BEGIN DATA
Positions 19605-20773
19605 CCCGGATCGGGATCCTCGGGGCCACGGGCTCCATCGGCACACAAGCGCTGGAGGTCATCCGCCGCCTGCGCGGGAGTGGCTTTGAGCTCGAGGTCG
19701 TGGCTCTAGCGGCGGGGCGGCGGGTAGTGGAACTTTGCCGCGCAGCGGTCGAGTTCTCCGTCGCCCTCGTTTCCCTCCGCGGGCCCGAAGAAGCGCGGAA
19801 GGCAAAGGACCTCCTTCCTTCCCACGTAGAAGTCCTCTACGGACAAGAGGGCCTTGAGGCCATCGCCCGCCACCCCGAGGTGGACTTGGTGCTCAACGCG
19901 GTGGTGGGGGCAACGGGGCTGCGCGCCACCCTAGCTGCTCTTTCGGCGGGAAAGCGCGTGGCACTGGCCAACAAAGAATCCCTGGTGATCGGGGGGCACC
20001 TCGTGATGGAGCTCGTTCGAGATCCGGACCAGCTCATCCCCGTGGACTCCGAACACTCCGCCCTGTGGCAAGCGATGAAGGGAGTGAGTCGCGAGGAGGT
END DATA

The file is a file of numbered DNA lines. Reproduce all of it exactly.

Positions 19605-20773
19605 CCCGGATCGGGATCCTCGGGGCCACGGGCTCCATCGGCACACAAGCGCTGGAGGTCATCCGCCGCCTGCGCGGGAGTGGCTTTGAGCTCGAGGTCG
19701 TGGCTCTAGCGGCGGGGCGGCGGGTAGTGGAACTTTGCCGCGCAGCGGTCGAGTTCTCCGTCGCCCTCGTTTCCCTCCGCGGGCCCGAAGAAGCGCGGAA
19801 GGCAAAGGACCTCCTTCCTTCCCACGTAGAAGTCCTCTACGGACAAGAGGGCCTTGAGGCCATCGCCCGCCACCCCGAGGTGGACTTGGTGCTCAACGCG
19901 GTGGTGGGGGCAACGGGGCTGCGCGCCACCCTAGCTGCTCTTTCGGCGGGAAAGCGCGTGGCACTGGCCAACAAAGAATCCCTGGTGATCGGGGGGCACC
20001 TCGTGATGGAGCTCGTTCGAGATCCGGACCAGCTCATCCCCGTGGACTCCGAACACTCCGCCCTGTGGCAAGCGATGAAGGGAGTGAGTCGCGAGGAGGT